There’s no doubt that the care sector has been among the hardest hit by coronavirus. The very nature of the industry – caring for thousands of vulnerable elderly, ill and disabled people each with complex needs – put it at high risk.
The industry has responded admirably, quickly putting new measures in place to limit the spread of coronavirus within homes, and protect residents as robustly as possible. Despite this, the pandemic has left many areas of the care sector from providers to suppliers facing new and unique communications challenges.
The past twelve months have been a time of immense innovation for technology companies operating within the care sector, as well as care providers themselves.
However, at a time when national and specialist media are understandably focused on reporting the pandemic, infection rates and vaccine progress, how can brands achieve cut through on innovation stories?
Technology companies who have taken innovative and best-in-class approaches to ensure care residents are not only safe but have a continued quality of mental wellbeing should look to an integrated strategy to ensure they reach key audiences. This should include press, multi-channel social media and potentially public affairs, depending on desired audiences and goals.
Working with care providers to showcase technology in action can also boost engagement on innovation stories, demonstrating the real-world impact of tech and enhancing credibility among new audiences.
Giving back to the community, such as in the form of education or actionable insights in webinars, can also prove immensely valuable when building the case for new technology.
Growing share of voice
Within care homes, managers have had to move quickly to adopt new technology during the pandemic. This has not only been to protect their staff and residents from coronavirus and other hazards, but also to keep them engaged and mentally well during restrictions, and to monitor for signs of illness and injury.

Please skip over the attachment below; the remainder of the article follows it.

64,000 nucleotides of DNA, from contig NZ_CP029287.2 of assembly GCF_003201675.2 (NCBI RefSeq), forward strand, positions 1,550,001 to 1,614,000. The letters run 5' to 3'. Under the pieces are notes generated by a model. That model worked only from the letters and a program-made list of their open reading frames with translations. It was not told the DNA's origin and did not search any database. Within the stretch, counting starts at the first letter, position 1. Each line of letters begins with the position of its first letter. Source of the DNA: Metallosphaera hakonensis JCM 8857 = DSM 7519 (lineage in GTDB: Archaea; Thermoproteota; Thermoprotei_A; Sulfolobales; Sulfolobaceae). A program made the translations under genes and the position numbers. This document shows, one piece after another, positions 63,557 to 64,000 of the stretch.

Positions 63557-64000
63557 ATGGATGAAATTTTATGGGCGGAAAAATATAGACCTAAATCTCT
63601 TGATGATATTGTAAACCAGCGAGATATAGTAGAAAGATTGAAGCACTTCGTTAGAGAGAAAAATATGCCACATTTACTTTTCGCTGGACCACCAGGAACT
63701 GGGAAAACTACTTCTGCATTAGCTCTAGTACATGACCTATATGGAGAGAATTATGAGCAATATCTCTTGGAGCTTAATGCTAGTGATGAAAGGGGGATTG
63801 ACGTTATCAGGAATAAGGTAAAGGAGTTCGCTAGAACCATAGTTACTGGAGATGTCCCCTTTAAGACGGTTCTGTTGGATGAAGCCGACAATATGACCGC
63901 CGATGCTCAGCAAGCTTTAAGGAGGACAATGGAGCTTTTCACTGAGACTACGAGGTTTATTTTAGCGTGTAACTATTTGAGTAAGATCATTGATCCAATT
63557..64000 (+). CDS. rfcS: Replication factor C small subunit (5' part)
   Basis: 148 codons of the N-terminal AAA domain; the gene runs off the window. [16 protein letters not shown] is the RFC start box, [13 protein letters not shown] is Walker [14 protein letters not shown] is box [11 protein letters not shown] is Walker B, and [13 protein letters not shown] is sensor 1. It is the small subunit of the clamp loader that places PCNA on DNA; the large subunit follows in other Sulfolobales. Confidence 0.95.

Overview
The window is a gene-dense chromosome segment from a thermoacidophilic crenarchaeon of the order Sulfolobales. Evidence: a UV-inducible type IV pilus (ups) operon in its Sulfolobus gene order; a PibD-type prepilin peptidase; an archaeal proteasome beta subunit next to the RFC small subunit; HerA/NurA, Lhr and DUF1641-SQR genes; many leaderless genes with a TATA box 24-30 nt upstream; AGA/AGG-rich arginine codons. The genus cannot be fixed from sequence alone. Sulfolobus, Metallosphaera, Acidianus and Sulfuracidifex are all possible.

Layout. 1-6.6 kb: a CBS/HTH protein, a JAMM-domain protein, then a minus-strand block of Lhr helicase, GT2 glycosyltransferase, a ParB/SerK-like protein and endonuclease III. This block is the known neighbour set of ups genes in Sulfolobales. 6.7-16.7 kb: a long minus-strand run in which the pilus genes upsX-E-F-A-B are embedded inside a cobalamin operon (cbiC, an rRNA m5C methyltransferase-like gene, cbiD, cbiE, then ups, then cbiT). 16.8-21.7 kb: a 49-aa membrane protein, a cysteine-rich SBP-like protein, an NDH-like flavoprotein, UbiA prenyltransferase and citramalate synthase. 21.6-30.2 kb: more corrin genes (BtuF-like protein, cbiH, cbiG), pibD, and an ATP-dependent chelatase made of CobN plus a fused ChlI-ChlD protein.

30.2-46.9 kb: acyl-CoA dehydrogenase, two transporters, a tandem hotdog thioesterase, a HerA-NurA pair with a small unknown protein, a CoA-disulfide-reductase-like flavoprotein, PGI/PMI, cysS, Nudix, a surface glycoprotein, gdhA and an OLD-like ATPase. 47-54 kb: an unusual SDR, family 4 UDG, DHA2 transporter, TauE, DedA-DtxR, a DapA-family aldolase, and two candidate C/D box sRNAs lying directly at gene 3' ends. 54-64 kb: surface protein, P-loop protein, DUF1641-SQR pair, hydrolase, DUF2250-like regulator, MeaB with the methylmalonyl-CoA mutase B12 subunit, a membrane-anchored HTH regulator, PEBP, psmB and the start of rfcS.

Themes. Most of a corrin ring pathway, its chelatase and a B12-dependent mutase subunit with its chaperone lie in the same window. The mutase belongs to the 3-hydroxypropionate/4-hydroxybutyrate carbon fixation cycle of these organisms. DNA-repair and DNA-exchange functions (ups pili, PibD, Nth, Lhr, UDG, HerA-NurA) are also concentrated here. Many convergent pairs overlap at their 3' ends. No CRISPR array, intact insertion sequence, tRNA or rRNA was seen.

The result of this has been a flood of new brands in the sector – specialising in areas such as fall detection and personal safety, infection prevention and control, and mental stimulation and holistic wellness – looking to establish their voice and convert trade audiences to their product or service.
New and established brands alike need to consider the right balance of marketing activities to secure or retain positive share-of-voice in an increasingly congested space.
Simply issuing press releases is not enough to convert knowledgeable trade audiences in the care sector.
The right mix of news stories, expert commentary, thought leadership and campaign activity is essential to achieve cut-through and grow share-of-voice.
Responding to reputational issues
Reputational issues can take many forms and strike at any time, regardless of the pandemic. Recent examples have included care providers hit by poor CQC ratings or death inquests and tech providers criticised for the type and quality of their evidence base.
While varied and naturally unique to the business in question, their impact can be severe if not managed correctly. The national and health media’s increased focus on the care industry during the recent COVID-19 lockdowns also means that reputational issues facing care providers and care tech brands can escalate further and more rapidly.
Care providers and brands alike should consider building a reputational ‘insurance policy’ into their marketing brief, to ensure a rapid and robust response in the case of the unforeseen. Crisis training can also help your business to put a coherent, actionable plan in place.